Hay fever

Other names: Allergic rhinitis, Seasonal allergy


Hay fever, also called allergic Rhinitis, causes cold-like signs and symptoms, such as a runny nose, itchy eyes, congestion, sneezing and sinus pressure. But unlike a cold, Hay fever isn't caused by a virus. Hay fever is caused by an allergic response to outdoor or indoor allergens, such as pollen, dust mites or pet dander.


Hay fever signs and symptoms usually start immediately after you're exposed to a specific allergy-causing substance (allergen) and can include:

Time of year can be a factor

Your Hay fever symptoms may start or worsen at a particular time of year, triggered by tree pollen, grasses or weeds. If you're sensitive to indoor allergens, such as dust mites, cockroaches, mold or pet dander, you may have year-round symptoms.


During sensitization, your immune system mistakenly identifies harmless substances as harmful. When you come in contact with these substances again, your immune system releases chemicals like histamine causing Hay fever symptoms.


Factors increasing the risk of Hay fever include having other allergies or asthma and a family history of allergies or asthma.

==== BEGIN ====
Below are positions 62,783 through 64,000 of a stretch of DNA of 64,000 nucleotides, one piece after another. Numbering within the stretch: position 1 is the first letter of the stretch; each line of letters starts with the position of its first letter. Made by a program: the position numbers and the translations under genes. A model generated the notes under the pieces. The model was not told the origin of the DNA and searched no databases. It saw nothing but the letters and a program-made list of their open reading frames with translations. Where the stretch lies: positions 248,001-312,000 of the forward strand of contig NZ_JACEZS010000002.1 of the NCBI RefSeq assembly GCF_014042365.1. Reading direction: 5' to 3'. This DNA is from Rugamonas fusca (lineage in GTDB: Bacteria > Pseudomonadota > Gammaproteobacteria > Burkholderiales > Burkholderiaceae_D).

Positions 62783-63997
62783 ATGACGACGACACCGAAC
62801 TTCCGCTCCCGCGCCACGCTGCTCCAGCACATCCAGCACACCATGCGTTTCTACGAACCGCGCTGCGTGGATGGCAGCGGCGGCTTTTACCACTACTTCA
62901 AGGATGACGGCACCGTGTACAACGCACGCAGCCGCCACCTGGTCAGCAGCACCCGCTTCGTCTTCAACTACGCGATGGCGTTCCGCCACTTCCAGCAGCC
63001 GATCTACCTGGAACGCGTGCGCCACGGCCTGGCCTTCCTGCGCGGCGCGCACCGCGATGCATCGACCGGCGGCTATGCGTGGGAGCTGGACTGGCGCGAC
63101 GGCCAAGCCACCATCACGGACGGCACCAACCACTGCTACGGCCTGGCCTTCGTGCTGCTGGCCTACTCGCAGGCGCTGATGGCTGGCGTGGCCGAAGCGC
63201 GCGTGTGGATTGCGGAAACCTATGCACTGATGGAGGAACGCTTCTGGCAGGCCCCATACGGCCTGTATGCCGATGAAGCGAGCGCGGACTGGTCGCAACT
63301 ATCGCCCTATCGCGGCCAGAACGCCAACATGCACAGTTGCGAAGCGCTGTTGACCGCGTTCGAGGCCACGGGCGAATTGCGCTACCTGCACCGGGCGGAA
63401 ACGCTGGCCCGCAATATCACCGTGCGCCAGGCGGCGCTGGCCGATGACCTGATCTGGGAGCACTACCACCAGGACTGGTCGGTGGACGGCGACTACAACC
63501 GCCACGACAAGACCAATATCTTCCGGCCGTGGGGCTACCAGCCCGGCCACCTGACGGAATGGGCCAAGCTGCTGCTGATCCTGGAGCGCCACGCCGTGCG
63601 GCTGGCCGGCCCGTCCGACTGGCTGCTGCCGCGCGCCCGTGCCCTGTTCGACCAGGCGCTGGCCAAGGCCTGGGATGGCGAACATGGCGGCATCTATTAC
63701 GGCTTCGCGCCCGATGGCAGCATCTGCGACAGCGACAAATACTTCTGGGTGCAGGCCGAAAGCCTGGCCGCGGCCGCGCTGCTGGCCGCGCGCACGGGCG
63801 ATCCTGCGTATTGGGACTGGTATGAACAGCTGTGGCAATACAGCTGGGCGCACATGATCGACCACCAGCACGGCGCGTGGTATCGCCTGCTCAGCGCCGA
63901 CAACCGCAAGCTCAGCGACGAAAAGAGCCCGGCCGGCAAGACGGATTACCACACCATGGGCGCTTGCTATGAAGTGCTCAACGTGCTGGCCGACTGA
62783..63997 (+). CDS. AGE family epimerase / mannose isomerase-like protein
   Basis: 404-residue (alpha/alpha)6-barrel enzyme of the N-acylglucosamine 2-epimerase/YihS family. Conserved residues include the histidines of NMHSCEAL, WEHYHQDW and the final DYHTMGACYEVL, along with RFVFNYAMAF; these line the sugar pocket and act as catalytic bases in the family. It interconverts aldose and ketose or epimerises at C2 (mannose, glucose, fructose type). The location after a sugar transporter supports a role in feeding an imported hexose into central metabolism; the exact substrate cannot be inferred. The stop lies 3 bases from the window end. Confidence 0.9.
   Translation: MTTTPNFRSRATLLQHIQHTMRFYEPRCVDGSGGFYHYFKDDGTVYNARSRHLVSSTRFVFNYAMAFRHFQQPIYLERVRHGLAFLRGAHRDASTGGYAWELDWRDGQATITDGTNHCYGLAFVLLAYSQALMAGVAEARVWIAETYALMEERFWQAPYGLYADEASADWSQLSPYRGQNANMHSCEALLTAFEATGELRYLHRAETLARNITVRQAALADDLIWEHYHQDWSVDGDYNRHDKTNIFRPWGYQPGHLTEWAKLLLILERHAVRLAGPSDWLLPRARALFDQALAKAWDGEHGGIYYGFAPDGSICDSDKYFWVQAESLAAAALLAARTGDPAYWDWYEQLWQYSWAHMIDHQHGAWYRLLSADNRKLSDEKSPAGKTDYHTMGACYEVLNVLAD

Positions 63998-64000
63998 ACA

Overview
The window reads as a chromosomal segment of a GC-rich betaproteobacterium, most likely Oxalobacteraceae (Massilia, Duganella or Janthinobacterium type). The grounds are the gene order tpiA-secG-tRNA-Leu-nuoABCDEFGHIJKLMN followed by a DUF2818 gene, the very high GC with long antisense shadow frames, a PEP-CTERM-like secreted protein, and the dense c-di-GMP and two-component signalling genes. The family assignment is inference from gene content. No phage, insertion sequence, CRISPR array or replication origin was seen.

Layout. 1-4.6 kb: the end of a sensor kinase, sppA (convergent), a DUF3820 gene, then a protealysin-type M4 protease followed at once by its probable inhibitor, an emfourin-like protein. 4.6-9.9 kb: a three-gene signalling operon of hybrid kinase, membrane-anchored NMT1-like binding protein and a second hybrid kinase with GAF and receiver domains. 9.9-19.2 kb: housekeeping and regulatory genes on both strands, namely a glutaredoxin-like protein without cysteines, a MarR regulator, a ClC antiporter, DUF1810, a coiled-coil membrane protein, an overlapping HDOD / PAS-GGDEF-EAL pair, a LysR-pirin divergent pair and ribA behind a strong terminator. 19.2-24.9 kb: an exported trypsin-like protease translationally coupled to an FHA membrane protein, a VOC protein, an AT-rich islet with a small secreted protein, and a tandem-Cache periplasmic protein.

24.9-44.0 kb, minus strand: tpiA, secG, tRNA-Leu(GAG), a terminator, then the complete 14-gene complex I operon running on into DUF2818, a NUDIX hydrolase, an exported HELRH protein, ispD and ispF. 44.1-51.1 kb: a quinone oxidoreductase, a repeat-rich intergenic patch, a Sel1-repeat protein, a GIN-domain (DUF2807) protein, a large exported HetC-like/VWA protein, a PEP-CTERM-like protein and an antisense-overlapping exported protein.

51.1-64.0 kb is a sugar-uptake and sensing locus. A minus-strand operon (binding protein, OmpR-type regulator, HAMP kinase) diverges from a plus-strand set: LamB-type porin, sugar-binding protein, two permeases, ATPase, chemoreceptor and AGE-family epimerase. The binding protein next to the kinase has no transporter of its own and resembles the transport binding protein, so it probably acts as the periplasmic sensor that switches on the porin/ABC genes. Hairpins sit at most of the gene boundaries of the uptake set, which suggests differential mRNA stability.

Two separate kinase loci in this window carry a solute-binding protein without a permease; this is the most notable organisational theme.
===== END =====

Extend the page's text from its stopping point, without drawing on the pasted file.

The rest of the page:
Complications associated with Hay fever include reduced quality of life, poor sleep, worsening asthma, sinusitis, and ear infections.


Prepare for your doctor's appointment by noting down symptoms, personal information, medications taken, questions for the doctor. Be ready to answer questions about symptom onset and severity.


  1. What are the common symptoms of Hay fever?

Runny nose, watery/itchy eyes, sneezing, coughing, sinus pressure.

  1. What distinguishes Hay fever from a cold?

Cold has thick yellow discharge and body aches with low-grade fever.

  1. When should you see a doctor for Hay fever?

If symptoms are ongoing or bothersome despite medication.

  1. What are some seasonal triggers for Hay fever?

Tree pollen in spring; grass pollen in late spring/summer; ragweed pollen in fall.

  1. How does sensitization lead to Hay fever symptoms?

Immune system produces antibodies against harmless substances leading to allergic reactions.

  1. What are some complications associated with Hay fever?

Poor sleep quality, worsened asthma symptoms, sinusitis.

  1. What lifestyle changes can help manage Hay fever?

Reduce exposure to allergens; take medications before exposure.

  1. What tests are commonly used to diagnose Hay fever?

Skin prick test and allergy blood test.

  1. What are some common medications for treating Hay fever?

Nasal corticosteroids, antihistamines, decongestants.

  1. What alternative treatments are available for Hay fever?

Herbal remedies like butterbur extract; alternative therapies like acupuncture.